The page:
Written by Gary Ewer, from “The Essential Secrets of Songwriting”
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There’s nothing like a creative chord progression that really feels like it’s taking you on an interesting journey. But in the attempt to make a progression more enticing, many songwriters’ progressions either wander too much, or they use chords that simply don’t work. If you’re looking to make longer progressions, and have them really work, try throwing in a deceptive cadence.
First of all, a couple of definitions. A cadence is a resting point in music, the equivalent of a comma or period in sentences. If you play the progression A D E7 A, the last two chords would be considered the cadence.
That particular cadence is a very common one, known variously as an authentic, or perfect, cadence, described by the Roman numerals V-I. The benefit of that cadence is also its problem for many: it’s very predictable.
There are other types of common cadences: the plagal cadence (IV-I): A D E7 A D A (The plagal cadence, as demonstrated there, often follows an authentic cadence), and the half cadence (?-V), which happens when a progression rests on the V-chord: A D F#m Bm E is a good example.
When you’ve got cadences that are predictable to the point that you have names for them, you know that they’re predictable! You can solve the predictability problem with a different kind of cadence, known as a deceptive cadence.
As the name implies, a deceptive cadence pulls the ear in a certain direction, but then gives you something unexpected at the end; you wind up resting on a chord that you weren’t expecting.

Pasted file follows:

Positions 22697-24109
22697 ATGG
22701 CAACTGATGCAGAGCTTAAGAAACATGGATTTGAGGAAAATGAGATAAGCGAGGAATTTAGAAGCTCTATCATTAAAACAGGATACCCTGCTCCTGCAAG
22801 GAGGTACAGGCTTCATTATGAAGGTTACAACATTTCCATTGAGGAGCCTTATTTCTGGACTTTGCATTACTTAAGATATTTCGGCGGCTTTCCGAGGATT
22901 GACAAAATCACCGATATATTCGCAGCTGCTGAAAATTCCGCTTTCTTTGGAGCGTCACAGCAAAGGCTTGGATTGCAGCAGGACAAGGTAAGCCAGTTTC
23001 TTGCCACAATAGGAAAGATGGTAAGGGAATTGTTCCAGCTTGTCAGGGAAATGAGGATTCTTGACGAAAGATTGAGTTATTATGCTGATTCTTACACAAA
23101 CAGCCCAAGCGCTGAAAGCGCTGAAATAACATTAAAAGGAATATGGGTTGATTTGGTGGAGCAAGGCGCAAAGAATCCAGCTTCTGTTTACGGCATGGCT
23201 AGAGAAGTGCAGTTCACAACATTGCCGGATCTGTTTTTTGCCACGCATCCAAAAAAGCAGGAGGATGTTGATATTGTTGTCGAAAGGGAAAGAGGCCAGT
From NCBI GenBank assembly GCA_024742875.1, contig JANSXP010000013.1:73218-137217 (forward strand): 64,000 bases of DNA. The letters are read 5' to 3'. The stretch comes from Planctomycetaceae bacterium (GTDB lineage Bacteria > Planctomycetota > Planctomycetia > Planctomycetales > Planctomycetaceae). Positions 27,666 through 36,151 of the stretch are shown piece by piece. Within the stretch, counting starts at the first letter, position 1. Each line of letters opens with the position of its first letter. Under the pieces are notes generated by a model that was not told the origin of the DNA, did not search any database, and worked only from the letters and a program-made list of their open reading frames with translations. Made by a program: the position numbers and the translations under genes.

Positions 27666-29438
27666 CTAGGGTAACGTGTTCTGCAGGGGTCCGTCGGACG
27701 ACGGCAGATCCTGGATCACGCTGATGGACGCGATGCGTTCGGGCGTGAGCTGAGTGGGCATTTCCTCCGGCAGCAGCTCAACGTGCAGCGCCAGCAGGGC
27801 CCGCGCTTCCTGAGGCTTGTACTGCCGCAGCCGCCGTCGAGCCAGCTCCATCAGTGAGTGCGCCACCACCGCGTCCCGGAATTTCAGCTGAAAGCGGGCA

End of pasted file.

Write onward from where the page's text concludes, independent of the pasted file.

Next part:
If it’s done too often, a deceptive cadence can be a bit trite, and even a bit tiring to the ear. Remember, predictability is not a bad thing in music, but excessive predictability can be a problem. So an occasional deceptive cadence can be a welcome way to throw something unexpected into your song.
It also has the added benefit of prolonging a progression. Since a deceptive cadence sends you to a chord that’s a bit unexpected, it can offer you the opportunity to approach the cadence once more and finally give the listener what they’ve been looking for.
Here are some examples of progressions in A major that end with deceptive cadences:
A D E7 F#m
A F#m Bm E D
A E D F#m F7 E F
And so it’s easy to take those progressions and use the deceptive cadence as a way of prolonging the progression by coming at the cadence one more time and finishing more predictably on the I-chord:
A D E7 F#m D E7 A
A F#m Bm E D Bm E A
A E D F#m F7 E F D E7 A
Like any musical device, a deceptive cadence can be useful if you are judicious about when to use it. Overuse can actually make something deceptive sound expected.